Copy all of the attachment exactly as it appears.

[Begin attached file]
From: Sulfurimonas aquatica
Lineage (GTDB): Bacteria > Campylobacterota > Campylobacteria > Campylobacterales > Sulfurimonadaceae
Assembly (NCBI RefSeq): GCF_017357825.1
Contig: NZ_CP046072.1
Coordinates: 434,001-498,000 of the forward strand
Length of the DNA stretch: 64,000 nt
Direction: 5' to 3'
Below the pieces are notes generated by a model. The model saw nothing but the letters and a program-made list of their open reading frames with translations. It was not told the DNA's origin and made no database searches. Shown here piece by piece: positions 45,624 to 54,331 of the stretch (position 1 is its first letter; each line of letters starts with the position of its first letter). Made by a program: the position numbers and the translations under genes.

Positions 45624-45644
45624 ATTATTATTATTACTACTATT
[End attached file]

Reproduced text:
From: Sulfurimonas aquatica
Lineage (GTDB): Bacteria > Campylobacterota > Campylobacteria > Campylobacterales > Sulfurimonadaceae
Assembly (NCBI RefSeq): GCF_017357825.1
Contig: NZ_CP046072.1
Coordinates: 434,001-498,000 of the forward strand
Length of the DNA stretch: 64,000 nt
Direction: 5' to 3'
Below the pieces are notes generated by a model. The model saw nothing but the letters and a program-made list of their open reading frames with translations. It was not told the DNA's origin and made no database searches. Shown here piece by piece: positions 45,624 to 54,331 of the stretch (position 1 is its first letter; each line of letters starts with the position of its first letter). Made by a program: the position numbers and the translations under genes.

Positions 45624-45644
45624 ATTATTATTATTACTACTATT